I’m not going to sit here and attempt to explain the intricacies of re-integrating him into the lineup and how it will only help the Knicks—I’ve already done that. What I will sit here and gladly admit to you is that New York is battered.
When the Knicks suited up to play the Phoenix Suns Wednesday night, they were without Carmelo Anthony (knee) and Raymond Felton (finger). Not only are those two valued starters, but the team was already without Rasheed Wallace (foot), Iman Shumpert (knee) and, you guessed it, Stoudemire (knee).
That said, while Anthony, Felton and Wallace’s injuries have rendered them day-to-day, the Knicks can find some solace in knowing that Stoudemire is very close to making his return.
According to Ian Begley of ESPNNewYork.com, Stoudemire is aiming for a New Year’s Day return:
Could Amar’e Stoudemire make his season debut with the Knicks on January 1?
In an interview with ESPN’s Heather Cox on Tuesday, Stoudemire acknowledged that the Blazers game on Jan. 1 could be a target for his return, if his rehabilitation continues without impediment.
The Knicks had hoped Stoudemire would return sometime during their three-game road trip from Dec. 25-28.
But that appears unlikely.
Mike Woodson would prefer Stoudemire to have some practice time with his teammates. Last week, Stoudemire practiced with the Knicks’ D League team, the Erie BayHawks, because the Knicks did not hold practice due to a condensed schedule.
The Knicks have the opportunity to practice on Sunday and Monday prior to Tuesday’s game against Portland.
When Cox asked Stoudemire about Jan. 1 during the Knicks-Lakers Christmas Day game, the star forward said it ‘would be a target game’, assuming he suffers no setbacks in his rehab.
Believe it or not, such ambiguity is actually the most iron-clad sense of certainty the Knicks have right now. No one knows how long it will take ‘Melo and Felton to recover. The same can be said for Wallace. And as for Shumpert, the timetable surrounding his return is about as clear as dishwater.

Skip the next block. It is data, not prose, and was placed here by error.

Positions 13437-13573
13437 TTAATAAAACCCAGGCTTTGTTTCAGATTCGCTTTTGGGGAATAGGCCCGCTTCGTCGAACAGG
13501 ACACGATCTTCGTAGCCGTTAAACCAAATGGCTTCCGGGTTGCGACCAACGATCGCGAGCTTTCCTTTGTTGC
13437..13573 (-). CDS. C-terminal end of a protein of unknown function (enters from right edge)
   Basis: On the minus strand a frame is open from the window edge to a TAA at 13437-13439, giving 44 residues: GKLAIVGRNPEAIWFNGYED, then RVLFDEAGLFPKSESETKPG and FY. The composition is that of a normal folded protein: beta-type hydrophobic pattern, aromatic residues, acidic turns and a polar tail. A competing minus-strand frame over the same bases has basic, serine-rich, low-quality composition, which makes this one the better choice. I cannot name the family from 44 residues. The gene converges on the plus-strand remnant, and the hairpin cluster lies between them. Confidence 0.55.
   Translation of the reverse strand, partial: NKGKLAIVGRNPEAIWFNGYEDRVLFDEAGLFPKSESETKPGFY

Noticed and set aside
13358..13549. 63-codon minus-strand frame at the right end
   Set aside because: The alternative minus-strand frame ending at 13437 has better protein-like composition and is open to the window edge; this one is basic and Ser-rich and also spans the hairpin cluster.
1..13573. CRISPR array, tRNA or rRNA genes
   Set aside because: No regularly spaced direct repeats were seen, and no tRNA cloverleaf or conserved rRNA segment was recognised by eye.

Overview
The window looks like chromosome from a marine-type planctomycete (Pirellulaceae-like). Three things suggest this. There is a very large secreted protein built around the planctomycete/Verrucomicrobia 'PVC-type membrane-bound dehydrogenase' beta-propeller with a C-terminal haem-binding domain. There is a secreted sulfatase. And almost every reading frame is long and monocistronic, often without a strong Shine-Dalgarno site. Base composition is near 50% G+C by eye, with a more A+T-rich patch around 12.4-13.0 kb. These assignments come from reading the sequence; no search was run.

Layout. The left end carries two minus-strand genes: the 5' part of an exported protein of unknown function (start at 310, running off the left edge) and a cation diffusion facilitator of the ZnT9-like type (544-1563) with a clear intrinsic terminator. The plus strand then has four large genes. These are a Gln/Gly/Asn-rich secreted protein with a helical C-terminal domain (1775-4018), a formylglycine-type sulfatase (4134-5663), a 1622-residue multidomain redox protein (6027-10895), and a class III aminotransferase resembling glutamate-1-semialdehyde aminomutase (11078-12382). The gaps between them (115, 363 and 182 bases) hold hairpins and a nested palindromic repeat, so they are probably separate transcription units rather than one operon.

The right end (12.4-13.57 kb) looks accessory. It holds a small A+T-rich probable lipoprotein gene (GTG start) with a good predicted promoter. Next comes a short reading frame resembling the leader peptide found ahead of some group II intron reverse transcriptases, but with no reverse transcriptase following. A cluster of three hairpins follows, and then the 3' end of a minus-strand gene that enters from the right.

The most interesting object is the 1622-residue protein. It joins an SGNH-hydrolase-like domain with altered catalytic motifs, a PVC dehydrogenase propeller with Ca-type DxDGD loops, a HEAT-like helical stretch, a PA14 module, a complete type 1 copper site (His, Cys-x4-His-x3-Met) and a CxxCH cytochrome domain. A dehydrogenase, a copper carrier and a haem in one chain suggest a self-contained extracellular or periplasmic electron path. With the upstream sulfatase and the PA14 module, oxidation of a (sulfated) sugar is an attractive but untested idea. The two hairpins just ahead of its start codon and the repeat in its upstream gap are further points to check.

Which is why New York needs Stoudemire. He provides them with a proven, albeit fragile, scorer who can help carry the team when numerous key players go down. And by “numerous,” I mean NUMEROUS. Including Stoudemire and Shumpert, one could make the case that the Knicks are missing four starters right now, and that’s a monstrous burden to carry.
Stoudemire’s return, whether it be in the starting lineup or off the pine, helps alleviate such a burden. He gives New York some much needed depth at time when it is operating on wafer thin ice with an even thinner rotation.
Yes, this is something we obviously expected from the Knicks this year. Boasting the likes of the oldest team in NBA history didn’t exactly speak volumes from a durability standpoint. And yet, the degree to which injuries have occurred in New York is mind-blowing, and extremely damaging to the torrid pace they have played at thus far.
Stoudemire’s re-integration changes all of that, though. It’s easy for us to look at him as an overpaid star who isn’t worth a lick at this point, but we must remember that he’s a six-time All-Star, someone who has carried the Knicks in the past.
As well as someone who may need to carry them again should the Knicks continue to suffer injuries at such a staggering pace.
Dan Favale is a firm believer in the three-pointer as well as the notion that defense doesn’t always win championships. His musings can be found at Bleacherreport.com in addition to TheHoopDoctors.com. Follow @danfavale on Twitter for his latest posts and all things NBA.